“Whenever possible, determine if the person can answer simple questions.” This will give an idea of the subject’s level of coherence. “Officers should also turn down their radios.
- Because of the subject’s mental state, “statements and questions may need to be repeated several times. The person may also be fearful and extremely confused…so officers should be patient. If the subject is contained and does not appear to pose an immediate threat, there is no rush. It may take some time for the subject to calm down.”
- “Attempt to have the individual sit down, which may have a calming effect.”
- “Refrain from maintaining constant eye contact, as they may be interpreted as threatening.”
- If a relative or someone else “who has rapport with the individual can safely participate, enlist his/her assistance” in trying to gain compliance.
- If the subject is armed or combative or otherwise poses an immediate threat, officers shall employ “reasonable and necessary” force to protect themselves and others and take the person into custody. “To the extent practical,” try to minimize the “intensity and duration” of any resistance and “avoid engaging in a prolonged struggle.” It may be possible to limit resistance by using several officers “simultaneously to restrain the subject quickly.”
- Once the subject is in custody and the scene is safe, EMS personnel should be called from the staging area. Some ED subjects “have gone into cardiac arrest shortly after a struggle,” so the person’s “breathing shall be monitored at all times and the person’s position adjusted to maximize the ability to breathe.” The subject should be “transported by ambulance to an emergency medical facility for evaluation and treatment.”
Regardless of procedures, ED is a high-risk situation for all involved. As the San Jose bulletin acknowledges, “It is possible for a person in this condition to die, even when officers take all reasonable precautions.”
Dr. Bill Lewinski, executive director of the Force Science Research Center at Minnesota State University-Mankato, notes: “San Jose’s suggestions for calming an agitated subject are based on classically taught, tried-and-true method for dealing with EDP’s on the street. They are psychologically solid and have been practiced successfully with severely disturbed individuals.” (A good primary source for such methods is the textbook “Understanding Human Behavior for Effective Police Work,” by Harold Russell and Allan Beigel. It’s available (used) for as little as $5 on Amazon.com.)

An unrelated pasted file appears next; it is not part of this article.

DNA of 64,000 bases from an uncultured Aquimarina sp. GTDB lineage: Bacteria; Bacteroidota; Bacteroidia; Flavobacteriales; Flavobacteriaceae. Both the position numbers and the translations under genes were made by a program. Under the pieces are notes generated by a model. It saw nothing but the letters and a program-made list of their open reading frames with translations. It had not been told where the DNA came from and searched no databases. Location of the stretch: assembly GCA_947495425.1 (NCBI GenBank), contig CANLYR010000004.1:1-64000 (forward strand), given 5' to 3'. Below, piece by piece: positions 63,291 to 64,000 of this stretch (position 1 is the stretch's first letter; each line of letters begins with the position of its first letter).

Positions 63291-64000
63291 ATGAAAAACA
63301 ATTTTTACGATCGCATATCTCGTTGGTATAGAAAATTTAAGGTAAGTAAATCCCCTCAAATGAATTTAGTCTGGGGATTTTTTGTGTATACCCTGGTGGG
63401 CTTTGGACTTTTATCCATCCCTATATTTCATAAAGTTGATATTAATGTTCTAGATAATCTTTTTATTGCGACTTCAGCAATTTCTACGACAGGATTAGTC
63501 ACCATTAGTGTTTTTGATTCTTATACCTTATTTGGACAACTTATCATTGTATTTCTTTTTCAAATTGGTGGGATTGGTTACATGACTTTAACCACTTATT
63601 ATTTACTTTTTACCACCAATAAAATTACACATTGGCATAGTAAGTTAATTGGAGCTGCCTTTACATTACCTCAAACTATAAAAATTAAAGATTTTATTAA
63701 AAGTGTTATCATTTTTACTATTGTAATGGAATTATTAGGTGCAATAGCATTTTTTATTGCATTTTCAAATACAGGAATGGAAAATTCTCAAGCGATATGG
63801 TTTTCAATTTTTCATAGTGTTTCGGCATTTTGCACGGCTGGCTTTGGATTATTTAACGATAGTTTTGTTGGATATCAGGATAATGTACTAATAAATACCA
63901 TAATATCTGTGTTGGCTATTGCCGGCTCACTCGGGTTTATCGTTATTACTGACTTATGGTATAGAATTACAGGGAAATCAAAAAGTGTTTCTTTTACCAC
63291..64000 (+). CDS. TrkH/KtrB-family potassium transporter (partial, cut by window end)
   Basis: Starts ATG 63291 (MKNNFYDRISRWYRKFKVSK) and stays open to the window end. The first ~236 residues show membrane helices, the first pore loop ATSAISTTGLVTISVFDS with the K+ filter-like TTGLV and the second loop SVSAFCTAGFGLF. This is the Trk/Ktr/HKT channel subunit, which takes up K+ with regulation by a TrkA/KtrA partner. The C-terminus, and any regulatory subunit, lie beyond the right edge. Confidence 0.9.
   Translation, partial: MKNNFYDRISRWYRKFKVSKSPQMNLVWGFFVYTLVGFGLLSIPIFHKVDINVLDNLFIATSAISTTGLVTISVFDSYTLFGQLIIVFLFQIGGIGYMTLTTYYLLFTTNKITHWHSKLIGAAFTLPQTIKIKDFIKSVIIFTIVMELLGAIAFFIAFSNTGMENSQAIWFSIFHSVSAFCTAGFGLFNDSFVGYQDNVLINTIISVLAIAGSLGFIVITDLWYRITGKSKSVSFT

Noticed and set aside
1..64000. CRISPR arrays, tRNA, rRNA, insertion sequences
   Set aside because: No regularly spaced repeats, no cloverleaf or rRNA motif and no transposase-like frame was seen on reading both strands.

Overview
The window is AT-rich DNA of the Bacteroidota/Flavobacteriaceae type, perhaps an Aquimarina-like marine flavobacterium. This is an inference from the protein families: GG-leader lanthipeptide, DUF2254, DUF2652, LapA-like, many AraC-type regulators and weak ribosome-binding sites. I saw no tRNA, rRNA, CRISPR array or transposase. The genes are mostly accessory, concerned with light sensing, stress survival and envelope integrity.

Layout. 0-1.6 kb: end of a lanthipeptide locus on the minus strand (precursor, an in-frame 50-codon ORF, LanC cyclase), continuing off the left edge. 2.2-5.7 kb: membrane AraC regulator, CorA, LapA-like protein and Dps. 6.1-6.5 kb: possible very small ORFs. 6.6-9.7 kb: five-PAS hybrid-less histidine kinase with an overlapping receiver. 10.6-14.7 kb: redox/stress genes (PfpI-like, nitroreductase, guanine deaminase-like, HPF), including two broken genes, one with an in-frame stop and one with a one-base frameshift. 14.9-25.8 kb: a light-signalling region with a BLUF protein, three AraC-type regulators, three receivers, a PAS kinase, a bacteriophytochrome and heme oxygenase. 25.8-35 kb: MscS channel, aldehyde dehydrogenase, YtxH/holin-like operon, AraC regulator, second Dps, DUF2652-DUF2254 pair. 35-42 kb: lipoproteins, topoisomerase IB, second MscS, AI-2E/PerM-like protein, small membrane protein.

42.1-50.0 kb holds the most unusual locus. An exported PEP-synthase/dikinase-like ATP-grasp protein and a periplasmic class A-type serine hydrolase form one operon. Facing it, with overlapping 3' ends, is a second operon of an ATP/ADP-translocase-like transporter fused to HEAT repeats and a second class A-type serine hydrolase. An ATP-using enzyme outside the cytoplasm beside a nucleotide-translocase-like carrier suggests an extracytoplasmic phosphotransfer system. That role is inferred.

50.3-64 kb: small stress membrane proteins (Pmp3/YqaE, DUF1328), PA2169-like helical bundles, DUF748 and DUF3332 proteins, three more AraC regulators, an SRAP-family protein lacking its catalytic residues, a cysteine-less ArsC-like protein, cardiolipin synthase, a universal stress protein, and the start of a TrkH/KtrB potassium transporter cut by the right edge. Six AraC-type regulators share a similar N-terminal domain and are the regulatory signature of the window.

Lewinski continues: “As the training bulletin points out, excited delirium subjects may be unresponsive to dialog and may need to be controlled by overwhelming force. And that raises training issues. In addition to instruction on the proper application of the TASER in these situations, officers need to learn and practice how to work effectively as a team to control these violently resisting subjects. Just grabbing a wrist here and an ankle there in an ad hoc fashion, rather than employing a coordinated group tactic, may only result in unnecessary injury and a prolonged crisis.”
One tactic for group control, the Star Technique, is described in an article by popular DT trainer Gary Klugiewicz, a member of FSRC’s National Advisory Board, on his website at: http://acmisystems.net/html/articles.asp
[Note : Wayne Schmidt will be distributing the full San Jose training bulletin on ED as part of the handout material for AELE’s next “Officer-Involved Lethal and Less-Lethal Force Seminar,” scheduled for Nov. 12-14 in Las Vegas. For more information on that program, go to www.aele.org
[Meanwhile, San Jose PD’s R&D Unit can be reached at 408-277-5200.]